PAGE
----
Liliaeth (liliaeth) wrote,

Supernatural fic: And the Devil Got his Due(1/1)

Title: And the Devil Got his Due
Author: Lore
Rating: PG13
Disclaimer: They're Kripke's, unfortunately.
Characters: Victor Henrickson, Dean, Sam, surprise character
Word count: 4742
Summary: "Ready like a court order to keep you in a maximum security prison in Nevada until trial, ready like isolation in a soundproof, windowless cell so small that between you and me it's probably unconstitutional. How's that for ready? Take a good look at Sam, you two will never see one another again."
Notes: AU for Jus in Bello, spoilers for the general situation of s4
Warning: guess I can't forget to warn for death of major character.

The prisoner sat on the bed. His weight left an imprint in the mattress, while one of his long legs hung off the edge. He leaned into his pillow, holding on to a book; it was hard to make out what book it was. There was little or no movement. His face was half in the shadows, shaded light from the hallway moving over his eyes as he stared up at the ceiling. Even with the low quality of the imaging, you could notice a slight tremor in orange garbed limbs and the way that his eyes kept a constant watch on the clock. Almost as if he was waiting for something to happen.

Victor had watched the scene three times now. It had almost become an automatism to get to the end of the tape and press rewind. Yet despite all that, it still came as a surprise when the man’s fingers tore into his hair, his eyes wide open in a look of utter terror and despair. Winchester screamed and didn’t stop, even as he fell of the bed in his thrashing. Guards came running, knocking on the door, telling him to shut up. Sam tried to get up from the floor, stumbling, his eyes still wide open, and he started towards the light coming out from the hallway. He fell to his knees, still stuck in the shadows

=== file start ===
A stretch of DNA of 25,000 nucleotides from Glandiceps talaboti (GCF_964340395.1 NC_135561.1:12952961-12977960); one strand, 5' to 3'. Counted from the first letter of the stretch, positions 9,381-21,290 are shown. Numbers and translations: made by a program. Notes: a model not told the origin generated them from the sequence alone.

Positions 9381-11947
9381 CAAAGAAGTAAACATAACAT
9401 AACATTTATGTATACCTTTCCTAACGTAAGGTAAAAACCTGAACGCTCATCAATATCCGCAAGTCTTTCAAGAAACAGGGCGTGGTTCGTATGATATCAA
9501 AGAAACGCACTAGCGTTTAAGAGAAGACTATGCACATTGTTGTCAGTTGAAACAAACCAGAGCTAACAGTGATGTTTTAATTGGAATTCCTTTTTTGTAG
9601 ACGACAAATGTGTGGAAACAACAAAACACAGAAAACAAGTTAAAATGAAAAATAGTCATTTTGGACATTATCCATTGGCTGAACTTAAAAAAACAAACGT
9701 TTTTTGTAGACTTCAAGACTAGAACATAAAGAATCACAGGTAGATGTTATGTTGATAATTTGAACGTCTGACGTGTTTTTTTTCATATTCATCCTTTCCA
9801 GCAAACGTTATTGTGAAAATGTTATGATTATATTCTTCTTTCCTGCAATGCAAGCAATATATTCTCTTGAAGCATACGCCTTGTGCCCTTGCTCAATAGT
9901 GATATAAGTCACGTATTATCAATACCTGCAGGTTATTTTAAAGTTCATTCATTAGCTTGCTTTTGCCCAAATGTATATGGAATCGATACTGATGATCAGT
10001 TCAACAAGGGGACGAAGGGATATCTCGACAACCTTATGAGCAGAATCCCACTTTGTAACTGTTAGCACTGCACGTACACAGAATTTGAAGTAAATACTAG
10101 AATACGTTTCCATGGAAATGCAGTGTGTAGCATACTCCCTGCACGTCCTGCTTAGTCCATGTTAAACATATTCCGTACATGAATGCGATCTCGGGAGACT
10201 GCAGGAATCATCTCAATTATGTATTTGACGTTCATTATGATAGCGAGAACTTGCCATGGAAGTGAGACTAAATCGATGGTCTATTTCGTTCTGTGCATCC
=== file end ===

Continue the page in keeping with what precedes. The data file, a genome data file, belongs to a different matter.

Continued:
Special Agent Victor Henrickson stopped the scene there, just at the moment Winchester’s head came close to hitting the floor. He rewound the tape, checking the time, noting the exact date, hour, minute, down to the seconds, and checked it with the information in his file. It was midnight on the dot. Then he let it start up again.

The footage was clear as two of the guards stood beside the door, both of them holding tazers, ready for anything. A third guard grabbed the handle and strode into the cell. The guard was the very picture of confidence as he aimed his flashlight at the prisoner. The tension was nearly palatable as the guards’ attention stayed at an all time high. This wouldn’t be the first time a prisoner pretended an illness in order to lure a guard inside to use as a hostage. These men were well trained and they knew better than to be careless. When Winchester grabbed the man’s arm, the other guards were on to the prisoner almost before he had a hold. Winchester went down.

“They’re coming for Dean! Let me go, you bastards, they’re coming for Dean!”

The second guard told him to shut up as he forced his nightstick under Winchester’s throat, pulling him back. The third was already alerting a medic.

“Nobody’s after your brother, Winchester. Nobody cares about either of you. Now stop being a paranoid ass and shut the fuck up.”

“Dean!” The prisoner’s screams pierced through the speakers even as the guard fought to hold him down before he hurt himself trying to get out. But Sam didn’t even try to make a break for it. He kept screaming until the medic injected him with a tranquilizer.

The first guard relaxed a bit as he held onto the large prisoner, who sank down like a life-sized toy robot whose batteries were running dry. He held on to the prisoner and gently placed him on the bed, Winchester made another grab for his arm.